Things To Do in Bragança, Portugal

In the region of Trás-os-Montes, just below the Montesinho Natural Park, is Bragança, a historic city of two faces. On one end, there's the old town centre, protected by medieval battlements with a castle perched on a hill; on the other end, the new town, with its whitewashed urban houses and the Fervença river at its feet.

Most of the main attractions in Bragança are within the citadel, but it's worth exploring further out to get in touch with nature and relax on river beaches.

Follow us as we show you the best things to see in Bragança, as well as tips on where to eat and where to stay if you decide to stay the night.


Step Inside Bragança’s Citadel

Bragança's old town lies within the crenellated walls of a 12th-century citadel. To get there, you'll need to climb up towards the tower. Inside, you'll find a series of restaurants, craft shops and many of the city's landmarks, such as the castle. Dating back to the 15th century, it's one of the signature images of Bragança. It contains a Military Museum, which features a collection of guns, swords and armours, ranging from medieval times to the dictatorship era. Once you've seen the exhibition, make sure to climb the 33-metre-high keep and enjoy the panoramic views over the city and the Montesinho Natural Park. The ramparts are also well-preserved, and you can walk around the centre from up here.  

Visit the Igreja de Santa Maria

 A few steps from the castle is the Igreja de Santa Maria. Dating back to the 16th-century, it's one of the oldest churches in the city. Modified over the centuries, it features a mix of styles, from the Renaissance to the Baroque. The front doorway stands out with its two ornamented columns, but it's worth stepping inside to see its opulent altar and the vibrant painting depicting the Assumption on the ceiling.

Capture the Domus Municipalis

Next to the church, you'll find the Domus Municipalis. This pentagonal building is one of the few examples of Romanesque architecture in Portugal. Historians are unsure of its precise age, but some estimates point to the 13th or the 14th century. Above the semicircular windows are carved medallions that decorate both the exterior and the interior. The terracotta roof was added in the 20th century during restoration work.

Learn about local festivities at the Museu Ibérico da Máscara e do Traje

Open since 2007, this small museum showcases colourful festival attires used in the region of Trás-os-Montes and Zamora in Spain. Across the three floors, you'll see full costumes used during carnival and other local festivities, as well as a selection of carved wooden masks, all while listening to some traditional music.

See the Old and the New Cathedral

Established in the 16th century, the Igreja de São João Baptista was Bragança's first cathedral. Its Renaissance doorway stands out amid the whitewashed walls, as does the bell tower with its arched windows. Inside, a Baroque gilded altar takes centre stage, and there's access to a small patio surrounded by cloisters.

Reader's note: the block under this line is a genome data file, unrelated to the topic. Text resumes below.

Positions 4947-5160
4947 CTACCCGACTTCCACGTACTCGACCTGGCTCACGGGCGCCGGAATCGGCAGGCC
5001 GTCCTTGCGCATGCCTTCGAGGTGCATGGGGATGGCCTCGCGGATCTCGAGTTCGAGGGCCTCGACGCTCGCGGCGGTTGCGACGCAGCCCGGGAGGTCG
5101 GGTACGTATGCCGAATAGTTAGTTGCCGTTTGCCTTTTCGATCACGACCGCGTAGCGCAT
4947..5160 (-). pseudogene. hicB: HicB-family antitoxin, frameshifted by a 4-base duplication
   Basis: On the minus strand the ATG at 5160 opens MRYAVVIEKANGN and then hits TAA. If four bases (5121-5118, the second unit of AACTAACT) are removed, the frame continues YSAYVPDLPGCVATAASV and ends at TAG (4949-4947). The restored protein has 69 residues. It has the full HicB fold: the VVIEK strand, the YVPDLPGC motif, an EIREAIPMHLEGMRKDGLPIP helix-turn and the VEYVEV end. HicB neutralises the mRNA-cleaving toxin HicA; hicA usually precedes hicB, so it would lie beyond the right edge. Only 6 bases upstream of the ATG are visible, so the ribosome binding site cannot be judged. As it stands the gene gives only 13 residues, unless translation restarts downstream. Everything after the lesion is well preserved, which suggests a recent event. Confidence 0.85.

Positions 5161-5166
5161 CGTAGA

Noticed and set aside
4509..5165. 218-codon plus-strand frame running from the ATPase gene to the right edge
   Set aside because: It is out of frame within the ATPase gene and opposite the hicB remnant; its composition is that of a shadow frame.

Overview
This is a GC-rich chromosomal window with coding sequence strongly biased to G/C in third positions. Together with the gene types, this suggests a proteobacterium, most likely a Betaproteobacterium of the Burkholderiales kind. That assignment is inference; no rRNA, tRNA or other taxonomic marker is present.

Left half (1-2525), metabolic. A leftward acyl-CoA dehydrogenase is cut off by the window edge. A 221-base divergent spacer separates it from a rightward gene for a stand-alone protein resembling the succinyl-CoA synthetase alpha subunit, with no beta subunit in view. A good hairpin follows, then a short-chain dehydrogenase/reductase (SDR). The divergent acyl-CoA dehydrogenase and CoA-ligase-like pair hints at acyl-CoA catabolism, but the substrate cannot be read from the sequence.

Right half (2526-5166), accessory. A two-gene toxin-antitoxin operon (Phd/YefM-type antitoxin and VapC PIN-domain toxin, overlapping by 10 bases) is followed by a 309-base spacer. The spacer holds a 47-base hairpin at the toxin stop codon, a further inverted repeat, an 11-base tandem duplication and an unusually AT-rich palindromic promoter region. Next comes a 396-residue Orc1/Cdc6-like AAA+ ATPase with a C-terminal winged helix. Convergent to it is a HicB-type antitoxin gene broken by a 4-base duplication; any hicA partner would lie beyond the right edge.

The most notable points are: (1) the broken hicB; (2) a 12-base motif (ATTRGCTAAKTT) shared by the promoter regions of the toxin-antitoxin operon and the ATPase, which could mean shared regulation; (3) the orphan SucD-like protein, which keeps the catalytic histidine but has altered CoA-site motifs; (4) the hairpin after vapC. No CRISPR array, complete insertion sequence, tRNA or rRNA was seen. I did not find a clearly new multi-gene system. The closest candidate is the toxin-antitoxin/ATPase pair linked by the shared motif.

In 2001, the city gained a new cathedral, located a few steps away from the old one. The Igreja de Nossa Senhora Rainha is a contemporary church designed by architect Vassalo Rosa. It's worth going inside to see the impressive ceramic panel behind the altar.

Morning Tour Map


Follow the Corredor Verde do Fervença

In the afternoon, you can go for a stroll along the Corredor Verde do Fervença. This green walking trail has two sections: one from the Castle to Rua dos Batoques and another from Batoques to Ponte do Fervença. We suggest taking the route from Rua dos Batoques and following it down to the river. You can stop along the way for a picnic or sit on a bench admiring the views.

Admire the Igreja de Castro de Avelãs

It's worth making a trip to Castro de Avelãs, on the outskirts of Bragança, to see this impressive Benedictine monastery. Built around the 12th century, it sticks out with its three apse chapels. The exterior walls feature a pattern of blind arcades that is unlike any other monastery in the country. Attached to this prominent structure is a humble church from the 18th century.

Relax at​ ​Albufeira do Azibo

Head south from Bragança, and you'll end up in this incredible water reservoir. Albufeira do Azibo is a protected landscape and home to a variety of bird species, from eagles to herons and storks. It's a great area for birdwatching, and there are plenty of signposted trails for cycling and hiking. In the summer, locals flock to the reservoir to swim at Fraga da Pegada or Praia da Ribeira, two exceptional beaches surrounding the lake. It's also possible to rent canoes and pedal boats. If you come during the Carnival season, make sure to stop by the village of Podence and join the traditional folklore celebrations.

Afternoon Tour Map

Other Things To Do in Bragança

If you're spending a few days in the city, there are more places you can visit. You can go to other museums like the ​Museu do Abade de Baçal​ or the ​Centro de Arte Contemporânea Graça Morais​.

The first one features paintings and religious artefacts. The other is a contemporary art museum dedicated to the Portuguese painter Graça Morais.